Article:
The initial shifts from each character were amusingly drastic, facilitated by how entirely Fraser embodied the roles. Her facial expressions seamlessly mirrored the voices: a little smug, then self-conscious and uncertain, complete with sighs, chuckles and uncomfortable pauses.
The men discussed the difficulties, both emotionally and socially, of being male feminists. Even as the “glorious sense of equality” was celebrated, one man was honest enough to admit he missed the past when "I was... king and I had a slave... I feel that’s the wrong way to be, but [with equal gender roles], you’re confronted with all sorts of new problems.”
The topics left unsaid in 1972 are telling. Racial difference was only explicitly mentioned once, when a man compared relating to women with the difficulty of fully relating to the “black revolution.” Briefly and self-consciously, the men mentioned the accusation of being “queer.” The participants clearly portrayed themselves as straight, white men.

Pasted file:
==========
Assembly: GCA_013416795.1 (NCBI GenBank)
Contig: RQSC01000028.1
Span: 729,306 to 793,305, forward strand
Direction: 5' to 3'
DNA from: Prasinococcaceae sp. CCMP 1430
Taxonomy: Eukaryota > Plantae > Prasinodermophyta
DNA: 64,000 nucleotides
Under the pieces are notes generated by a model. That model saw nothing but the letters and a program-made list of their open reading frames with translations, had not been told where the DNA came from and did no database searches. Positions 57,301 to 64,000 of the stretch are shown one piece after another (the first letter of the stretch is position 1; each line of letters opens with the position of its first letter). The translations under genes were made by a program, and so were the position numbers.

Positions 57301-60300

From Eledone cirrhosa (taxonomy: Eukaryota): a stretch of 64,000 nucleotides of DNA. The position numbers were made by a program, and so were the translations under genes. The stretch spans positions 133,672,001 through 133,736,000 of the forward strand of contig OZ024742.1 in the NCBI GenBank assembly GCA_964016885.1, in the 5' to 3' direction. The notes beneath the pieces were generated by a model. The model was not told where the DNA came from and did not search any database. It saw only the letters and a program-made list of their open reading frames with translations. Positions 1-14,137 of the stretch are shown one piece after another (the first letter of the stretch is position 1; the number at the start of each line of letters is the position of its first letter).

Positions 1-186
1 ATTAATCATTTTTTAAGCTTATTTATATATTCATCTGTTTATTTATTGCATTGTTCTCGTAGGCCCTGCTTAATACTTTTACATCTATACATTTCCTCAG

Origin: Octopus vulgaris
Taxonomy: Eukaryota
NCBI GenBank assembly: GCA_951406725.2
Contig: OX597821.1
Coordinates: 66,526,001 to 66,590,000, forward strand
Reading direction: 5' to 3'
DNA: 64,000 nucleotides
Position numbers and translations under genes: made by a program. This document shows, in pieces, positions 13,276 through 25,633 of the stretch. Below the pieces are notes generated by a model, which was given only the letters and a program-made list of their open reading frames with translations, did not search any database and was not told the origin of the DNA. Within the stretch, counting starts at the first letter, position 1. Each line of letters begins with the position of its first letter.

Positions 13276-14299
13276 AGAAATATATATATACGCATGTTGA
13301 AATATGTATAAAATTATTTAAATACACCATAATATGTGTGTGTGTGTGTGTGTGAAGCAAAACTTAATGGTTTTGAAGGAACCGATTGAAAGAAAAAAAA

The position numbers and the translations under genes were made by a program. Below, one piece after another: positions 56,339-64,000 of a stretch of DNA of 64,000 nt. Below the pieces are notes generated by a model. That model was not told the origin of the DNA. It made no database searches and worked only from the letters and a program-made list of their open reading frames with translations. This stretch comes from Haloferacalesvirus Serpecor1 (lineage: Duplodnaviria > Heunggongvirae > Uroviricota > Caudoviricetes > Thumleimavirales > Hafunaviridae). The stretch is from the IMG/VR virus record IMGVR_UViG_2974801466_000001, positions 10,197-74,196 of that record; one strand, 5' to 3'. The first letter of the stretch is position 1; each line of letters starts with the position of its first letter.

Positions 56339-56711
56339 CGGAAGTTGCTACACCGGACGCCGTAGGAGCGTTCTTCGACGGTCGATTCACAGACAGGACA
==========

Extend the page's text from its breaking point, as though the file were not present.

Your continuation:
To deepen the conversation, Christie, a psychologist, offered a meditative exercise. He described an “inverted” reality in which women were the dominant social group holding power in legislation, media and family. Although distraught by this prospect, the men settled on the reassuring conclusion that feminists don’t want women to dominate society, but desire genuine equality between the sexes.
Nearing conclusion, the men noted that the feminist movement fostered their ability to express emotions to other men. Here, Fraser’s eyes welled up with tears, grimacing as she slowly forced out words. She wrapped her arms around herself in a long embrace, mumbling mostly unintelligible but sympathetic comments. "Working Class Hero" began to play. Fraser stood and walked offstage.
After the performance, someone suggested to me that Fraser had altered the original transcript. Curious, I obtained a copy of both Fraser’s script and the original KPFK recording. The changes are minimal, and Fraser’s version clearly notes the piece has been transcribed and edited by her.